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Food Expo Quite a Bargain

28 Jun

Bianca Alpaca (left) of San Antonio waits for Author Beth Ziesenis to sign her Upgrade to Free book

Oh, if only the afternoon could have been longer. Quick is the best way to describe TSTC Publishing’s recent visit to the 74th Annual Southwest Foodservice Expo hosted by the Texas Restaurant Association (TRA) at the Dallas Convention Center.

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What’s New at TSTC Publishing

11 Feb

What’s up at TSTC Publishing?

Well, for one thing, the publishing arm of Texas State Technical College just moved to new offices in Patterson Hall. Since a skunk had staked out the foundation space in our former offices, we welcomed the move to new bright cheery offices on the first floor of Patterson.

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Books About Publishing: The Merchants of Venus

4 Nov

Much to the ongoing dismay of my blushing bride I keep buying books at a rate that vastly exceeds my ability to read them. Moreover, as I travel around on various trips I always stop in at every Half Price Books I come across to see if they have any books on publishing, book design, and the like. It’s gotten to the point with these books that I don’t even get to bring them home; instead, they go straight to the office to get piled on a bookshelf there. (My rationale for this is that one of my dream of dreams would be to teach in a book publishing program some day and that these are necessary reference materials.) So that’s why one of the books that’s been kicking around in the back seat of my car for a while since I bought it is The Merchants of Venus: Inside Harlequin and the Empire of Romance by Paul Grescoe.

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Book Editing: A Rarity

12 Oct

Nothing can be more irksome for an editor than when someone, usually English teachers, call out mistakes in a published piece. Sometimes mistakes happen, especially in a fast-paced environment like a daily newspaper.

I never liked having my gaffs, when they did make it to print, pointed out, and I try not to point out gaffs others make, especially in material already published. But, I find myself noticing errors now when I read more than I used to, and find it hard not to comment, at least to myself, about those errors.

Periodically, over the past two or three months, I’ve been making my way through Typo: The Last American Typesetter or How I Made and Lost 4 Million Dollars by David Silverman (Mark reviewed this book in an earlier post) and I’ve become bogged down noticing errors that shouldn’t have escaped the copyeditor’s eye, for example, “In the morning I didn’t feeling very prepared to meet with Jose Bembo, the father of the brothers who ran the company and the money behind it.” Is the sentence supposed to read “I didn’t feel”? or “wasn’t feeling”? or some other variation? There are persistent inconsistencies in this book, and this one falls on page 65.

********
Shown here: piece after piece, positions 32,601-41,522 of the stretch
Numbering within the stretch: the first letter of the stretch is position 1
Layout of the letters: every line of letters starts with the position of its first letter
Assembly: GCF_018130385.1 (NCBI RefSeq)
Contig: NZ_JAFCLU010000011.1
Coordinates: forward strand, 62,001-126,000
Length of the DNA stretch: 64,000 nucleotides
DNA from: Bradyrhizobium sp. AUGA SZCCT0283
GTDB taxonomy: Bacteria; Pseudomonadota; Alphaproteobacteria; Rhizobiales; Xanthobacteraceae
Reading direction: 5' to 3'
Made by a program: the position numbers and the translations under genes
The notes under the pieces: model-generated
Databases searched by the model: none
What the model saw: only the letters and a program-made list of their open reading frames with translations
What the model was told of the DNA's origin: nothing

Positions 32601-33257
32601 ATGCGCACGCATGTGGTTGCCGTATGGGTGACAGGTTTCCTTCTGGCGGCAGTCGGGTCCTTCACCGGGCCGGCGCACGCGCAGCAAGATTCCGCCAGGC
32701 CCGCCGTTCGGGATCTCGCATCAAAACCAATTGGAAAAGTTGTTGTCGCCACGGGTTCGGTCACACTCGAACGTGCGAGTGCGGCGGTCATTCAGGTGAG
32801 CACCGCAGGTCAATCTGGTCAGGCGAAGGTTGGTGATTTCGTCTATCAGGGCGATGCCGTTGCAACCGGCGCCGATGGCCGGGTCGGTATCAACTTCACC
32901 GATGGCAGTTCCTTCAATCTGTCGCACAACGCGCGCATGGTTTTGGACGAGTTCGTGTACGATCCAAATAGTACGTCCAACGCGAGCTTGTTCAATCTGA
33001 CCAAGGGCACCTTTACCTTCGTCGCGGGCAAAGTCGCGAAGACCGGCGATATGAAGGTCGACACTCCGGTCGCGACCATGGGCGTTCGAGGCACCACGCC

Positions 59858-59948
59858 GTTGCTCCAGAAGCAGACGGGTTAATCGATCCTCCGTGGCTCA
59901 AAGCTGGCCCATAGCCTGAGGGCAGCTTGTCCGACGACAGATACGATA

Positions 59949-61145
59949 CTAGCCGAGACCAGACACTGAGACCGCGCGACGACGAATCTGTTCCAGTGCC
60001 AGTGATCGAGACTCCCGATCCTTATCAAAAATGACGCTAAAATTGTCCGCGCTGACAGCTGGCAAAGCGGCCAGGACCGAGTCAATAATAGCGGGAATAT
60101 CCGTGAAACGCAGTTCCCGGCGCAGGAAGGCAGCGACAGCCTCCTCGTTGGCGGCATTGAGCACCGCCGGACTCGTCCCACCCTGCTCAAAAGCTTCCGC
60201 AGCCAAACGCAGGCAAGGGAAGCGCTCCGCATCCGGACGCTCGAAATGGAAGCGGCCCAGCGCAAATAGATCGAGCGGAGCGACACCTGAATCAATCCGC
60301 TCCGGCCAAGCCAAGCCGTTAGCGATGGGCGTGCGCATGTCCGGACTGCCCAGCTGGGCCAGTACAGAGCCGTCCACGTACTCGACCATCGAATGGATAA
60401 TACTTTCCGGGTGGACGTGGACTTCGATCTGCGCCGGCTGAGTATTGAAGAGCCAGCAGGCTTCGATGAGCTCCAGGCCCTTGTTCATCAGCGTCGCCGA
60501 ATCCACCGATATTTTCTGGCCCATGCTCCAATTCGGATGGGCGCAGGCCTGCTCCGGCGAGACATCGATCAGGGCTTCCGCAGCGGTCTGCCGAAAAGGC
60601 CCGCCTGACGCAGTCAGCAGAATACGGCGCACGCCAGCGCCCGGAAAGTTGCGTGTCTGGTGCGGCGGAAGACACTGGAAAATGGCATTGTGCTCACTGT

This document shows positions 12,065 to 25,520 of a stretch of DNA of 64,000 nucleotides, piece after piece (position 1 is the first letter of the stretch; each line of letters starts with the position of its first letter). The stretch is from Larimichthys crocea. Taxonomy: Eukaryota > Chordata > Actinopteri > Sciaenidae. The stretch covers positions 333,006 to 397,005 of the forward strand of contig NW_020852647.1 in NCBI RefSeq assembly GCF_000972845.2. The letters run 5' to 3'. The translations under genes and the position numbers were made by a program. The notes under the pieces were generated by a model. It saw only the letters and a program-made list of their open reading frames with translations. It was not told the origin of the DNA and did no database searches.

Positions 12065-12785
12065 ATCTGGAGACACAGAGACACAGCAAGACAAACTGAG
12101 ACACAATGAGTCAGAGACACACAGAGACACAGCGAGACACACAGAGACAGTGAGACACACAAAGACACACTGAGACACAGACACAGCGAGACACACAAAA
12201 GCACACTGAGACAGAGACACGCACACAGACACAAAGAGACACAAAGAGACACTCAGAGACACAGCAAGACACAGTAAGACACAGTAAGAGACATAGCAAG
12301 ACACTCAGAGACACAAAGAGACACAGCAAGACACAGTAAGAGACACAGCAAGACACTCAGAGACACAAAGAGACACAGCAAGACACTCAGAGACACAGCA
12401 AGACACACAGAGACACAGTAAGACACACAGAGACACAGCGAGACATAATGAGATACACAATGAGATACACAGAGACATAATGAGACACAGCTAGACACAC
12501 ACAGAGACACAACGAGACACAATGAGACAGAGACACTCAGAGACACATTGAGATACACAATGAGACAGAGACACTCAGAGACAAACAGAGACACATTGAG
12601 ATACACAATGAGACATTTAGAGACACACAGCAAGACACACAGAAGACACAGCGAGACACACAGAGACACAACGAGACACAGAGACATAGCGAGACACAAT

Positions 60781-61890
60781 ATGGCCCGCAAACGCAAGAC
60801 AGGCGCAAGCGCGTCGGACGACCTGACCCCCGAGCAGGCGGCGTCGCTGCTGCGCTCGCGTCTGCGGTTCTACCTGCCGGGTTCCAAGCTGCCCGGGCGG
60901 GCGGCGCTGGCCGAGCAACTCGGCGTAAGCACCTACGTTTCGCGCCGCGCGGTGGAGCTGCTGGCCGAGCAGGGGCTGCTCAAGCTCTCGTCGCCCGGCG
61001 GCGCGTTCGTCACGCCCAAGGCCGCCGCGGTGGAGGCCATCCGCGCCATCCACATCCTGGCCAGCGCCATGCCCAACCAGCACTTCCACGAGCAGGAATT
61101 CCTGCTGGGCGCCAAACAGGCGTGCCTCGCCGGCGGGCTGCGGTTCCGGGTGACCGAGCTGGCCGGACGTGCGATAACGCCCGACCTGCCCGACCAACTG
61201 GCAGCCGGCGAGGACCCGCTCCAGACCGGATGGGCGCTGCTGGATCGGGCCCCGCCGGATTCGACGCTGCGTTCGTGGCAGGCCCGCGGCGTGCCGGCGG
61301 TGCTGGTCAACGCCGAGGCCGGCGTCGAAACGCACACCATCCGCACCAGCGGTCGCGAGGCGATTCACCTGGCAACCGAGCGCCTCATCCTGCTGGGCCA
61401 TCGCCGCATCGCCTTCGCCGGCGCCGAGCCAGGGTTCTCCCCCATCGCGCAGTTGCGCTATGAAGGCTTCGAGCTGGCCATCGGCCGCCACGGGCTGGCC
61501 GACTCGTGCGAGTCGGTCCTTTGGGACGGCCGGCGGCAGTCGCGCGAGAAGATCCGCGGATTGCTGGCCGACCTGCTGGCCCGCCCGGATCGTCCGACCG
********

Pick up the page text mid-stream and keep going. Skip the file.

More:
Thursday, some marketing and sales reps from Delmar Cengage Learning were at the school hawking their books, and I visited their booth. When I introduced myself, one of the sales reps (or was it a marketer?) said, “You’re a rarity.” Yes, I am unique. Of course, what he meant was this: It’s rare now for any publishing company to have an in-house editor.

I knew vaguely this was true, having looked at publishing from the other side of the looking glass: the aspiring writer reading books, magazines and blogs to learn about how to market, submit and publish my writing. I knew the intimate relationships forged between writer and editor like those of Max Perkins and (insert name of famous literary novelist at Scribner’s in the early 20th century) were long gone, fading even in the golden age when Perkins worked. But, I didn’t know just how far those relationships had faded.

From what I’ve been reading and hearing of late, publishers are much more interested in having marketing and sales reps on board to push the books out into the world, a world I keep hearing is less hungry for books than ever before (if this is true, however, what exactly accounts for the success of Amazon and Barnes and Noble–though B&N has longevity on its side). At the same time, publishers are sending manuscripts out for freelancers to edit and design (not to disparage freelancers, given that I also freelance) their books.

Not to fault publishers for wanting to sell books. Publishing is a business after all, and businesses want to make money and profit from their ventures. But to cut costs by cutting in-house editors and designers seems risky. As a reader, who also happens to work as an editor and writer, I get bogged down by errors that stand out, just as my readers did when I gaffed at the paper. (Then again, I also get bogged down by things not so apparent, like the inconsistent use of drop caps.) Isn’t sacrificing the reader’s satisfaction leaving the publisher at risk of losing customers, or does it really matter, as long as the bottom line gets filled?